Resource Security Watch No. 34

Related Categories: Energy Security; International Economics and Trade; Science and Technology; Resource Security; Global Health; Arctic; Middle East; Europe; Russia

In early November, Russian Transport Minister Yevgeny Dietrich announced his government's plans to add ten new icebreakers to the Russian naval fleet by 2030. This will reduce the average age of the country's icebreaker vessels from their current median age of 37 years to an average of 25 years, Deitrich noted. At present, Russia's fleet includes 36 icebreakers and icebreaking tugs, with an additional five Russian icebreakers at the disposal of the country's nuclear agency, ROSATOM.

Meanwhile, on November 14th, state-owned ROSATOMFLOT aborted the maiden voyage of the "Arktika" to the North Sea. The nuclear icebreaker, powered by two water-cooled RITM-200 reactors, departed from Murmansk's Kola Bay en route to the Kara Sea. According to a November 16th press release, the vessel was to operate in the Northern Sea Route until mid-December. However, halfway into the Barents Sea, the "Arktika" suddenly made a 180 degree turnaround and eventually returned to port in Murmansk. A ROSATOMFLOT official cited "adjustment works [sic] onboard" to account for the incident, but provided no additional information when interviewed by The Barents Observer. (TASS, November 3, 2020; The Barents Observer, November 17, 2020)

A two-day meeting held at the end of November saw the OPEC+ alliance discuss the next phase of its production policy. Back in April, the bloc agreed to a historic output cut of 9.7 million barrels per day, which was subsequently scaled back to 7.7 million in August (see Resource Security Watch no. 29). Now, a planned two million bpd production ramp-up slated for January looks set to be delayed, with diverging views on whether that would be for three or six months. Many market watchers see oil benchmarks at, or around, $50 a barrel over the next year as demand slowly builds after the shock to global markets seen in March and April (See Resource Security Watch no. 27).

As a result, some analysts have become bullish on oil and gas prices. However, OPEC+ is keeping a close eye on American shale producers, who present a considerable threat to the cartel's global profits if they resume ramping up production. Capital Economics chief commodities economist Caroline Bain told CNBC that "a gradual recovery in U.S. production, alongside the return of 'some' OPEC+ supply, will act as a ceiling on oil prices in the not too distant future." (Reuters, November 10, 2020; CNBC, November 29, 2020)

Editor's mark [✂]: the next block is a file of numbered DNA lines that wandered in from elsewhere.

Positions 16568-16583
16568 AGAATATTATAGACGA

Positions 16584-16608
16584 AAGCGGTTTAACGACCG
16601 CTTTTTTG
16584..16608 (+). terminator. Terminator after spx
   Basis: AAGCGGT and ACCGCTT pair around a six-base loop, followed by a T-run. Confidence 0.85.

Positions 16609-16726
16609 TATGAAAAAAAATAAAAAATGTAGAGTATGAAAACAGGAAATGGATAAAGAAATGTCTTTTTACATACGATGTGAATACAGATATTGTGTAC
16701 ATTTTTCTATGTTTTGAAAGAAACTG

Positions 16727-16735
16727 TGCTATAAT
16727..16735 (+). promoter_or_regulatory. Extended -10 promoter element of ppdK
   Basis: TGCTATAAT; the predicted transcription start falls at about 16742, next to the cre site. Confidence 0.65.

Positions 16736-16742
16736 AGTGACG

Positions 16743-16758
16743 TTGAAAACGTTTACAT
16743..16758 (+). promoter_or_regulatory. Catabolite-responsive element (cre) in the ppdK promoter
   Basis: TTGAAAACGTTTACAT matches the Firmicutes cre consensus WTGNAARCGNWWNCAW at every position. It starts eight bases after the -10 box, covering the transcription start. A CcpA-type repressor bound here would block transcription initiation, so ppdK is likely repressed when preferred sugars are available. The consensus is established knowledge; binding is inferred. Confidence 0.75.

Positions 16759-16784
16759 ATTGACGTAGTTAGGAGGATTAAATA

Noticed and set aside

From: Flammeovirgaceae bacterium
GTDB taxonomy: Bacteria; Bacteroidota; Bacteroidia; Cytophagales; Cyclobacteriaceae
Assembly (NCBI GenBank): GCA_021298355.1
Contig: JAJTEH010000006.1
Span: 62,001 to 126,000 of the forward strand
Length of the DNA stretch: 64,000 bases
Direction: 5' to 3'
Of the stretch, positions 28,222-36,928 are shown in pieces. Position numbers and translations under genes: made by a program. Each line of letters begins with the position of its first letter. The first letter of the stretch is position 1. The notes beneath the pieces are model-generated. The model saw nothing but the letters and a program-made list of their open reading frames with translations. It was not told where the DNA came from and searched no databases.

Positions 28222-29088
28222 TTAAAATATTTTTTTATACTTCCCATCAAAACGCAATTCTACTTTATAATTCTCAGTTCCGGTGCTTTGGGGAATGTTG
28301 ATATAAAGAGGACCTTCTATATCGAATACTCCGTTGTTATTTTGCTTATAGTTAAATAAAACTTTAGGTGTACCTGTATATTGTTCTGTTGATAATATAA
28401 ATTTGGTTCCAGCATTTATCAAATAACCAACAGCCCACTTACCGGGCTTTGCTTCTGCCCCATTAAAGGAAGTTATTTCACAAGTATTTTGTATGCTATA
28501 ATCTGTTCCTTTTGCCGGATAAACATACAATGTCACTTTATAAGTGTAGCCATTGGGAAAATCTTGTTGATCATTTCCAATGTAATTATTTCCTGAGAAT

At the 2020 International Conference for High Performance Computing in mid-November, America's space agency presented its research on reduced air pollutants resulting from lower economic activity during the COVID-19 pandemic. According to NASA, global nitrogen dioxide concentrations have been reduced by almost 20% over the past year. Nitrogen dioxide, produced by fossil fuel combustion, is primarily used by industry and the transportation sector, and is a harmful air pollutant. COVID-19 imposed lockdowns and travel restrictions are among the primary reasons for the reduction in nitrogen dioxide emissions. NASA's research and presentation also noted that Wuhan, China, was "the first to show reduced nitrogen dioxide emissions - reporting 60% lower than simulated values expected. A 60% decrease in Milan and a 45% decrease in New York followed shortly, as their local restrictions went into effect." With many communities beginning to ease up on lockdown restrictions, scientists are paying close attention to just how quickly nitrogen dioxide emissions increase in coming months. (Al Arabiya, November 29, 2020)

Global energy analysts are talking about CO2-free green hydrogen technology, which uses renewable energy to produce hydrogen from water. While wind and solar energy can provide power to houses and cars, green hydrogen can handle the energy requirements of large-scale industries. According to Natural Resources Defense Council energy analyst Rachel Fakhry, "the last 15 percent of the economy is hard to clean up — aviation, shipping, manufacturing, long-distance trucking, Green hydrogen can do that." Skeptics, however, are wary of the industry's ability to implement green hydrogen on a sizable scale. Michael Liebreich of Bloomberg recently wrote: “Its storage requires compression to 700 times atmospheric pressure, refrigeration to 253 degrees Celsius... It carries one quarter the energy per unit volume of natural gas... It can embrittle metal; it escapes through the tiniest leaks and yes, it really is explosive.” Undeterred, a number of nations – including Saudi Arabia, Japan, Australia and several EU members – continue to invest millions in building the necessary infrastructure to generate green hydrogen in an effort to reduce energy costs and pursue decarbonization. (Yale Environment 360, November 5, 2020)